- 16A: Doctrine developer of 1823 (Monroe) - The word "doctrine" makes it a gimme. Are there other famous doctrines? The Bush Doctrine? The Powell Doctrine? Man, DOCTRINE is a weird word. If you stare at it too long, it'll start to freak you out.
- 19A: Accessories whose colors may indicate rank (obis) - always nice to learn a quirky fact about crosswordese.
- 10D: Piece of pi? (long I) - Mmm, a "letteral" clue (and a tough one at that). Me: "Three? ... point? ... one ...?"
- 20D: Flavoring in a Tom and Jerry (nutmeg) - never heard of it. Here's Esquire's recipe; at least the "flavoring" in question is not cat or mouse:
Ingredients Tom and Jerry
- 12 egg(s)
- 1 cup sugar
- 1 bottle brandy
- Pinch of ground allspice
- Pinch of ground cinnamon
- Pinch of ground cloves
- 1 bottle dark rum
Glass Type: mug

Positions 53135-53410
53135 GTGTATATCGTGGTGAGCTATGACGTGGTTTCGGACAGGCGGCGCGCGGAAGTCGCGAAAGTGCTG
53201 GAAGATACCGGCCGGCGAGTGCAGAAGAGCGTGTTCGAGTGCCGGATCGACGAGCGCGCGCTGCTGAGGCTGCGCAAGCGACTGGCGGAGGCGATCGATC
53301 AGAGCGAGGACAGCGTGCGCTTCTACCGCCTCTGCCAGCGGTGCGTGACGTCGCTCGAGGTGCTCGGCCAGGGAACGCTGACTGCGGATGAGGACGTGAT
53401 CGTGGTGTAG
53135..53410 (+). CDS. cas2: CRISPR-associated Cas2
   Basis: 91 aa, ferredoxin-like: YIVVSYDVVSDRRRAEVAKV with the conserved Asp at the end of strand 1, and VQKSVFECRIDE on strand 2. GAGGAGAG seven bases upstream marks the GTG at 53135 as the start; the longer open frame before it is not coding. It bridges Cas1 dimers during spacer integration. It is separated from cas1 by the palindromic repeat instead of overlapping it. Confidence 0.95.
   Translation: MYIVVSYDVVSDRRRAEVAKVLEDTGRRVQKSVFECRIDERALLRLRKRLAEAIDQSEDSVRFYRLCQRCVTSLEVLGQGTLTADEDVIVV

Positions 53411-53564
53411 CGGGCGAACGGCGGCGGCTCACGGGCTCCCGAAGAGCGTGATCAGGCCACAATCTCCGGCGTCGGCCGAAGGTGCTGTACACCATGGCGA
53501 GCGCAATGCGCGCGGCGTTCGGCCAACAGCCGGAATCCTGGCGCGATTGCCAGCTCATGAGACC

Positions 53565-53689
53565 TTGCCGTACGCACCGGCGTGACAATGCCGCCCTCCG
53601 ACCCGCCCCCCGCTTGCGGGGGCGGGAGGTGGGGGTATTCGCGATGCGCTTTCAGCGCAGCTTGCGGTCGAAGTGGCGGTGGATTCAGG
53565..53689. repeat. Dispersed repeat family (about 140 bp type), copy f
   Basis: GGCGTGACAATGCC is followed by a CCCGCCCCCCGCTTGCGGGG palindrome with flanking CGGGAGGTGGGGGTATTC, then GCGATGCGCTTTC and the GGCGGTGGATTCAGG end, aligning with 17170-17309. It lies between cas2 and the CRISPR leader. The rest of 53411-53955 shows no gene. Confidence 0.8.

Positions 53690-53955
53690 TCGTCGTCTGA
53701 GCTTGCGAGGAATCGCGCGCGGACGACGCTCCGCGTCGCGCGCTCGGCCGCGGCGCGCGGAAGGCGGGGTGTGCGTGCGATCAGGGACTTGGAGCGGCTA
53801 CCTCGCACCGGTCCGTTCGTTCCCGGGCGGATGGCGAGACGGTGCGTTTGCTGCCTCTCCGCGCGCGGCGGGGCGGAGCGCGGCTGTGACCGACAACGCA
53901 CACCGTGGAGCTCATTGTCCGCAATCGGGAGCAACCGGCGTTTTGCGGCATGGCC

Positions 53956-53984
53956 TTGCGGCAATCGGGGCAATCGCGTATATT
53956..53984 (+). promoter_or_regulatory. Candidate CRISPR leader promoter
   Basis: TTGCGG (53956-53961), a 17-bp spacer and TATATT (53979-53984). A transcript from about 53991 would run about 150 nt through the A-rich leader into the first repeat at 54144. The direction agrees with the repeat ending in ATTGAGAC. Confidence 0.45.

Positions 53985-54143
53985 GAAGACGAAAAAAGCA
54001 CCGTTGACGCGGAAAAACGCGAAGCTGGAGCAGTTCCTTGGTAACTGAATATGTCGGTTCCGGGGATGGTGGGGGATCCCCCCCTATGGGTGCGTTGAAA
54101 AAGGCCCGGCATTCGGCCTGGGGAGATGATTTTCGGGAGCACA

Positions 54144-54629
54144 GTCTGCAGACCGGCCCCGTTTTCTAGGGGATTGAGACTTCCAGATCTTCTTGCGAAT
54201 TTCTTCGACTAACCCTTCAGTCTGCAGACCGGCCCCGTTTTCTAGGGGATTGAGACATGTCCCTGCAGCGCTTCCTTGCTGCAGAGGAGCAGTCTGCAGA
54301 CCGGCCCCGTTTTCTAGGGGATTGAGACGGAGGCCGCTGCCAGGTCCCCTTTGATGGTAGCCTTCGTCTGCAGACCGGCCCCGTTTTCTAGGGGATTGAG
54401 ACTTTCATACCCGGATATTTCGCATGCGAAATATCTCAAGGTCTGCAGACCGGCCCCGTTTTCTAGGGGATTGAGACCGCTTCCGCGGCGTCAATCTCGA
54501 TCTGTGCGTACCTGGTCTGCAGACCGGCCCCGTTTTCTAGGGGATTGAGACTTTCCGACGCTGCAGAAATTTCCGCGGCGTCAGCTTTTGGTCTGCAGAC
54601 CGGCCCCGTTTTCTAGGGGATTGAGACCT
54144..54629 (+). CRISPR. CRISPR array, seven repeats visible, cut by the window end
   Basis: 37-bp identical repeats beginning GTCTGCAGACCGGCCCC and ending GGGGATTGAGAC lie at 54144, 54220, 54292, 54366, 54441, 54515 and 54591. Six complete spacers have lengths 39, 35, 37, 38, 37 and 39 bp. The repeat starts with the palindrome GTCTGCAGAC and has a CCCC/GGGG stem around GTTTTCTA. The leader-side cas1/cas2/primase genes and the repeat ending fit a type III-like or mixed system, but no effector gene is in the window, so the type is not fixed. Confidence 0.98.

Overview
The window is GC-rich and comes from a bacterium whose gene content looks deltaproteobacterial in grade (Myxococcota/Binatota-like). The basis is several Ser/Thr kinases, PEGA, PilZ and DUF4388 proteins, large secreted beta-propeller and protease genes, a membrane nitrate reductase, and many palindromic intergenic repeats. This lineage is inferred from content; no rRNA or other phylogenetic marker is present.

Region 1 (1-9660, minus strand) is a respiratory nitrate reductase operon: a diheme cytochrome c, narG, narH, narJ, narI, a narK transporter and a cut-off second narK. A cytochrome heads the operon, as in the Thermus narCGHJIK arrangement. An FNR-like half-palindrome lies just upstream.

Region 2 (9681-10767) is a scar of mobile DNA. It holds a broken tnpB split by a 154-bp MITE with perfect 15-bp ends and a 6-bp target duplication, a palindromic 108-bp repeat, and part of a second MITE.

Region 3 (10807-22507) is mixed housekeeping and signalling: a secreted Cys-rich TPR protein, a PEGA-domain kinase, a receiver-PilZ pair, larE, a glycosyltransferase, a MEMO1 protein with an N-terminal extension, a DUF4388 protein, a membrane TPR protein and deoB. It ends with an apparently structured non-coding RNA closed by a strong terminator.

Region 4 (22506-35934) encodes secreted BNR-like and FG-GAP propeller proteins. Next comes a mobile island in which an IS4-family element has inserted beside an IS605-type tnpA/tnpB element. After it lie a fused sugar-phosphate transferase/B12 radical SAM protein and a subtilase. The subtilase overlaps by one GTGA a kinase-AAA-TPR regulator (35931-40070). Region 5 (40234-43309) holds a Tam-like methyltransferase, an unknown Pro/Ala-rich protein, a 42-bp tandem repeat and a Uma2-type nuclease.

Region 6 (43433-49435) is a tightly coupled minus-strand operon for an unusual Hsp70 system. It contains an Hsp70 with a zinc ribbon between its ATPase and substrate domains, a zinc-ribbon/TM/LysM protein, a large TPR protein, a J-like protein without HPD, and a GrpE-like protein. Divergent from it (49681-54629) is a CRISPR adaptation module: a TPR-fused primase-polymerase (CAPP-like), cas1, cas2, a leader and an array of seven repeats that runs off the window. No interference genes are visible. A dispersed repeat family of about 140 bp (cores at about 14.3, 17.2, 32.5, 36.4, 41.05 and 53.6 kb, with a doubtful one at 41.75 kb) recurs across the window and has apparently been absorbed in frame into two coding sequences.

Separate the eggs. Beat the whites until they form a stiff froth, and the yolks -- to which you have added the sugar -- "until they are as thin as water," as the professor advises, gradually adding 4 ounces brandy (spiceaholics will also add a pinch each of ground allspice, cinnamon, and cloves). Fold the whites into the yolks. When ready to serve, give it another stir and then put 1 tablespoon of this batter in a small mug or tumbler. Now add 1 ounce brandy (although some die-hard Dixiecrats prefer bourbon) and 1 ounce Jamaican rum, stirring constantly to avoid curdling. Fill to the top with hot milk and stir until you get foam. Sprinkle a little grated nutmeg on top. This one may require practice and a certain amount of fiddling, but it's well worth the effort. Note: Some people find the milk too rich and filling, so they use half hot milk, half boiling water.